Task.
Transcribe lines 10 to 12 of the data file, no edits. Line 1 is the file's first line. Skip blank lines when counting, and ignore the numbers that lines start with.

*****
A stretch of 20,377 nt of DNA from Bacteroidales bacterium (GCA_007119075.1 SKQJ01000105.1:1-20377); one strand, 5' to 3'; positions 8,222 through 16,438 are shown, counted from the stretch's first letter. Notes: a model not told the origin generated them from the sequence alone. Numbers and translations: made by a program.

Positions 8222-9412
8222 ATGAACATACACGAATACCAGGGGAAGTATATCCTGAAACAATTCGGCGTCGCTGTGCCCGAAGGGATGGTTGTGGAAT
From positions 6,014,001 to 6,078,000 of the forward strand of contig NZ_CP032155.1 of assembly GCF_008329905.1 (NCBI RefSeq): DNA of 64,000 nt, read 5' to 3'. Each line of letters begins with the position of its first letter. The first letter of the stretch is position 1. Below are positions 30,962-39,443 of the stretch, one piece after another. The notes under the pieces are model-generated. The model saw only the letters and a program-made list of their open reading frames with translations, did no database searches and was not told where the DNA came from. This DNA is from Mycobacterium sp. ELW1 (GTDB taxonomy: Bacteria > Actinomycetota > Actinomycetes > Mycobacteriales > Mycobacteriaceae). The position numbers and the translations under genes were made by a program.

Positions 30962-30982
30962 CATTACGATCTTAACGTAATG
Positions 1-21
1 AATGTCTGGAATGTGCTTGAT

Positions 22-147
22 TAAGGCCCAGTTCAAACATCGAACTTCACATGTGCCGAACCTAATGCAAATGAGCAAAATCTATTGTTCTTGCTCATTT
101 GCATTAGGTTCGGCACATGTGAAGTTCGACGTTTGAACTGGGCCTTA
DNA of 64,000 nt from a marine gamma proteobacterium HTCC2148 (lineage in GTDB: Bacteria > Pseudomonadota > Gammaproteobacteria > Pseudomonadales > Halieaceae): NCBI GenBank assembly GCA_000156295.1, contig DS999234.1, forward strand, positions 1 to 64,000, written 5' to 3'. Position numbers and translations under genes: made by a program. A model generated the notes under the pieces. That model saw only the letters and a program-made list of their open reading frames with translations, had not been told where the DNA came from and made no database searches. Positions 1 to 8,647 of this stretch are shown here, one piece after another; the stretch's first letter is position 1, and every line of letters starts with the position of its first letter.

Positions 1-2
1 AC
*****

22 TAAGGCCCAGTTCAAACATCGAACTTCACATGTGCCGAACCTAATGCAAATGAGCAAAATCTATTGTTCTTGCTCATTT
101 GCATTAGGTTCGGCACATGTGAAGTTCGACGTTTGAACTGGGCCTTA
DNA of 64,000 nt from a marine gamma proteobacterium HTCC2148 (lineage in GTDB: Bacteria > Pseudomonadota > Gammaproteobacteria > Pseudomonadales > Halieaceae): NCBI GenBank assembly GCA_000156295.1, contig DS999234.1, forward strand, positions 1 to 64,000, written 5' to 3'. Position numbers and translations under genes: made by a program. A model generated the notes under the pieces. That model saw only the letters and a program-made list of their open reading frames with translations, had not been told where the DNA came from and made no database searches. Positions 1 to 8,647 of this stretch are shown here, one piece after another; the stretch's first letter is position 1, and every line of letters starts with the position of its first letter.